Table 2 provides a summary of photonics stock performance, including our newly created “emerging growth” set of firms. This group includes the newly public lidar firms and several others with modest revenue to date that have seen large stock appreciations in the recent year. These 10 firms have a median market value of $2.1 billion, compared to $9 billion for U.S. photonics index firms and over $30 billion for SOX firms.

While the LightWave Advisors Photonics Indices have a requirement to have a minimum of $500 million market value, we considered input to include smaller public firms, for which many exchange-traded funds (ETFs) allocate a modest portion. With SPACs and other small companies getting investor attention, several firms with modest revenue and history have been garnering market values in excess of $500 million. To include these in our primary ecosystem indices would have a distorting influence because they have shown and will show high volatility in stock process and are valued at multiples based on 4- to 5-year out revenue and earnings before interest, taxes, depreciation, and amortization (EBITDA) rather than current or next-year results. Thus, a logical step is to monitor these firms separately as “emerging growth firms” and to set minimums for inclusion to the core indices, such as to require attaining in excess of $100 million annual revenue and a minimum amount of public trading time, in order to keep the core indices as representative of the sector.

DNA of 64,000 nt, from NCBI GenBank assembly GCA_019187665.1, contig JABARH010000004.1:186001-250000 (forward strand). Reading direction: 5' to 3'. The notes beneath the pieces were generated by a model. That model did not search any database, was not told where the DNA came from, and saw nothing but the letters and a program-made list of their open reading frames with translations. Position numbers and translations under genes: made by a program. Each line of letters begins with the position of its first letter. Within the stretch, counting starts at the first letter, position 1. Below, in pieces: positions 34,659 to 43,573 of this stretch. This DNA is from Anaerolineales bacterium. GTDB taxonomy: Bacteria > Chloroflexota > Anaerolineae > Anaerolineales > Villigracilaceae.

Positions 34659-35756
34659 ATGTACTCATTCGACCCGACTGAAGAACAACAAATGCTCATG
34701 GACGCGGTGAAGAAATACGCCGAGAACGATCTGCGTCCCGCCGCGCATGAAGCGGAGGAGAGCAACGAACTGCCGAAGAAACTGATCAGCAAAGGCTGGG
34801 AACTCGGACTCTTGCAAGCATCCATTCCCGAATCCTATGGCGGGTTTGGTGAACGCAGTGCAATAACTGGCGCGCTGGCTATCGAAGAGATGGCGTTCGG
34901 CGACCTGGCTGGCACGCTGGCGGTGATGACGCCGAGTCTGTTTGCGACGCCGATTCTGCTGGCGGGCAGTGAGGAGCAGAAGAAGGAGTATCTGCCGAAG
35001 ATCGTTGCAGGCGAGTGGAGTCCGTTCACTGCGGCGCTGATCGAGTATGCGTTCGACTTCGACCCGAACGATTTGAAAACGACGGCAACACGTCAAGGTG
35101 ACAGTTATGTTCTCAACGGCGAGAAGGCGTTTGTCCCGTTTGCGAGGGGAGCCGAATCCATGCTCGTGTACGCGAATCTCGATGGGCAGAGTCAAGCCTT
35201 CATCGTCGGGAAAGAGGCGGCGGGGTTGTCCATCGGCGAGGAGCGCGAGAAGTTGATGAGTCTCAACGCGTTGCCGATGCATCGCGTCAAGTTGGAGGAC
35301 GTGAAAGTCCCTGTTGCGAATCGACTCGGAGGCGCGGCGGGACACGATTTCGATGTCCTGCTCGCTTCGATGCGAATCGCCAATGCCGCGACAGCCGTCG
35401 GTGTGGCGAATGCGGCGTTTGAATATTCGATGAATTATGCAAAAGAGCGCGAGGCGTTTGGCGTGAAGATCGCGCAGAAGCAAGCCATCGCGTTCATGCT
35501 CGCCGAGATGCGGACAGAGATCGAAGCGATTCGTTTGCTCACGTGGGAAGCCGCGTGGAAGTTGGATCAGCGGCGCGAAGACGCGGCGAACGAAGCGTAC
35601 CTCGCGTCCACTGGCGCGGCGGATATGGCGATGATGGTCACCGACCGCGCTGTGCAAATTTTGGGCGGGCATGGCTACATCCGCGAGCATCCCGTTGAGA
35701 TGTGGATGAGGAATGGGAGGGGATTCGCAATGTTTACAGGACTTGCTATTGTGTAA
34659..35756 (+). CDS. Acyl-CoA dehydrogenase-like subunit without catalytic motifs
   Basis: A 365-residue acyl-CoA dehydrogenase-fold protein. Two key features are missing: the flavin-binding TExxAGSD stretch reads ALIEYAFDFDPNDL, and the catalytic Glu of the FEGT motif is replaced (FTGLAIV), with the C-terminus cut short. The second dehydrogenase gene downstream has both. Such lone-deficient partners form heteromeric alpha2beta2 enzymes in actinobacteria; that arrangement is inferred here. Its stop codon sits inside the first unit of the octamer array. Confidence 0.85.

So, what does this mean for the photonics sector? A cycle of hyper-innovation and competition is underway, fueled by hyper-capital flows. Expect demand for talent by well-funded firms to draw people in, and expect demand for productivity improvements in scaling volume and product reliability to escalate. Expect M&A to play a role in filling company gaps and for many smaller firms with limited capital access to choose partners to share the challenges of scaling and competitive demands. Expect some exceptional growth opportunities to arise along with substantial risks to navigate, similar to what the photonics sector faced in the late 1990s and early 2000s.

As a frame of reference, the public lidar firms are forecasting a global total available market (TAM) size of $30 to $200 billion in 2030, with Luminar indicating a $500 billion TAM in 2040 for lidar hardware and software. With prices and bill of materials (BOM) costs targeted to decline with volume ramp, Velodyne, for example, has publicly stated it could potentially ship over 8 million units cumulatively into 2025, compared to 11,700 shipped in 2020. LightWave Advisors and industry friends have built “teardown models” to quantify what is at stake for the photonics supply chain flowing from just lidar and quantum systems applications forecasts publicly made in SPAC filings (see Fig. 2).

To put these figures in perspective, the 2030 demand for components and modules in just lidar and quantum systems could approach the equivalent of creating five firms by 2030 with the revenue scale of Lumentum in 2021. Whether plausible or possible, investors are feeding the capital in to drive disruptive growth and want you to step up as critical cogs in the supply chain—are you up to this challenge to innovate and execute?

About the Author

John Dexheimer | President, LightWave Advisors

John Dexheimer is President of LightWave Advisors. He has been a past Laser Focus World contributor on business trends and investments in the photonics sector. As an investment banker, he managed the IPO of Uniphase, assisted in their early global acquisitions, and invested in and advised several other optical component firms that have since become part of Lumentum’s global business.